I’m sure you’ll find this works much better when interacting with non-Catholic Christians, even if some Anglicans, Lutherans and the occasional Orthodox believer try to claim those ECF descriptions for their own churches. I think you’ll find that you cover more ground with them this way, and get into the meat of the discussion more quickly.

Thanks again :slight_smile:


#8

**Excellent presentation!

Everyone wants to call themselves “Catholic” but nobody wants to do what is required to be one.**


#9

I don’t think this argument works. The first use of the term that I’m aware by Christians is in Ignatius, and it pretty clearly means his Christian community as opposed to other rival groups. Etymology is not theology. The term “Catholic” has always been a controversial claim and has always been used by one group of Christians to claim superior authenticity.

Of course they think they are talking about the complete or universal Church. That’s what Ignatius thought his Christian community was.

I think the more valid argument against the Roman Communion is that the members of that Communion do not currently make the exclusivist claims that early Christians made. They recognize other Trinitarians as fellow Christians among whose communities grace is to be found. So an argument could be made that “Roman” Catholics implicitly acknowledge the Catholicity of other Trinitarian Christians, but because of their exclusivist traditions don’t want to make that acknowledgment explicit and so attempt to harmonize the two positions (the Catholic Church is the One True Church, but other Christians are connected to it in some imperfect way).

Or it could be that this is a legitimate and praiseworthy development, and that a mature Christian ecclesiology needs to recognize shades of membership in the Church in a way that early Christians did not. (Though a reasonable case has been made that the acknowledgment of heretical/schismatic baptism as valid, which is first found in the 3rd century and was fleshed out by Augustine in his anti-Donatist writings, was an important step in that direction.)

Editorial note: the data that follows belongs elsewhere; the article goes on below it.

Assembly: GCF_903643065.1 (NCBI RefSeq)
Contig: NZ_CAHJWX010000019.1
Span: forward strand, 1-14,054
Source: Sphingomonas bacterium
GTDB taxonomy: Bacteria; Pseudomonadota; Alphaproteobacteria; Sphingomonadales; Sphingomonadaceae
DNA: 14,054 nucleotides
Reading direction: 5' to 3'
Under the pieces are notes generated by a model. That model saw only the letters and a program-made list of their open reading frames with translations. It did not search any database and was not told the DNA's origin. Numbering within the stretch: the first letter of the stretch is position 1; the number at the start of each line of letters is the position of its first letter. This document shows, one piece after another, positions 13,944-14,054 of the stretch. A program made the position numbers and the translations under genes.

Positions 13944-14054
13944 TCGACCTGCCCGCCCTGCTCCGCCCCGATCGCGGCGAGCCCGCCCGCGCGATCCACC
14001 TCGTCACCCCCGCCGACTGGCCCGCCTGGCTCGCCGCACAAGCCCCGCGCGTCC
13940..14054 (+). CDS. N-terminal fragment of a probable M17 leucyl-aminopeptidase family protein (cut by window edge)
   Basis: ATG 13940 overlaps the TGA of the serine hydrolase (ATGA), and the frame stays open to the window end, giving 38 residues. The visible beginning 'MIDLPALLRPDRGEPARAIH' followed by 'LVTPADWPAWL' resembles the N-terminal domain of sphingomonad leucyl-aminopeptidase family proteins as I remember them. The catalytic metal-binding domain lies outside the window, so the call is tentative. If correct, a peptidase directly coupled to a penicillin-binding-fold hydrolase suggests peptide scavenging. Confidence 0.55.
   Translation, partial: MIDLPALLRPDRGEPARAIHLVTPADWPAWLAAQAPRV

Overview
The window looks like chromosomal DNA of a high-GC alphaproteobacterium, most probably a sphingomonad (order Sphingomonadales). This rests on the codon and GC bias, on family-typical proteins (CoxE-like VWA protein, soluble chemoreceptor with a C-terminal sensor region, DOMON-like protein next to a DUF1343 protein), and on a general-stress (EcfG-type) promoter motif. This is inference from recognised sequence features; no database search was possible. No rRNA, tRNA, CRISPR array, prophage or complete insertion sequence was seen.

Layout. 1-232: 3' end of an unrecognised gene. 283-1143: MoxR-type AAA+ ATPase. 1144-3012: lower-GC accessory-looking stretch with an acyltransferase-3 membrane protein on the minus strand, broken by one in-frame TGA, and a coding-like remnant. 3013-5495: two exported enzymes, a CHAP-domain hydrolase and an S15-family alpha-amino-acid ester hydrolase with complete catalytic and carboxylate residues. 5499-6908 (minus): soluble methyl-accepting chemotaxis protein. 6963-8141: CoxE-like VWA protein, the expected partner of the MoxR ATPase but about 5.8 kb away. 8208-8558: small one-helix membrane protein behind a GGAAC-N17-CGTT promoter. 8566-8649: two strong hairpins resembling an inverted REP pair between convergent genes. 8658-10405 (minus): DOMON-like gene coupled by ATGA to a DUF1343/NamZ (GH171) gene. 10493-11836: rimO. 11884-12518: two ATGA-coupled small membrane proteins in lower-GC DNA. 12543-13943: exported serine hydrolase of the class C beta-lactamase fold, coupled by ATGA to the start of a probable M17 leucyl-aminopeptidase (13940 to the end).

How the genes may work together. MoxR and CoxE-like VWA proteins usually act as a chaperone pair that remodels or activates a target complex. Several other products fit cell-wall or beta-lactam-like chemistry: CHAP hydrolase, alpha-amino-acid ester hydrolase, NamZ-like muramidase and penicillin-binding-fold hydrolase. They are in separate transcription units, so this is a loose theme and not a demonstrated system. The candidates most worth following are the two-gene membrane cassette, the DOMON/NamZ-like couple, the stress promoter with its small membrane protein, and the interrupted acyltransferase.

Edwin


#10

Your welcome. However, I have discussed with several Eastern Orthodox Christians here before most of them left since Eastern Christianity was changed to Eastern Catholicism. In my discussions with them, they did acknowledge that the ECF describe that Jesus Christ only had one Church.

Eastern Orthodox believe the Early Church bear four marks.

It is One, Holy, Catholic, and Apostolic. They believe this to be true. The Eastern and Western Churches were One single Body which made up a single Church we called Catholic Church. There was no division. By 1054 AD, Eastern Orthodox claimed that the Western Church split from them while we Catholics believe that they split from us.

The Eastern Orthodox Christians believe in the beginning there was only One Church just as we Catholic believe.


#11

Edwin,

I agree that one cannot disprove the Catholic church’s claim to be the church mentioned in the ECF’s on semantic grounds-I simply wanted to highlight that one also can’t prove it in that fashion.

That’s why I was glad to see Manny come to the thread and offer additional evidence as to why his church best merits the title. It a more robust argument than a semantic assertion.

by working to raise the level of debate and quality of evidence I believe it paves the way for a discussion of weightier contentions like the two you’ve posted (very clearly presented, btw kudos to you!). I hope that some Catholics will address them and that fruitful discussion can take place.

Thanks again for your contribution. :slight_smile:


#12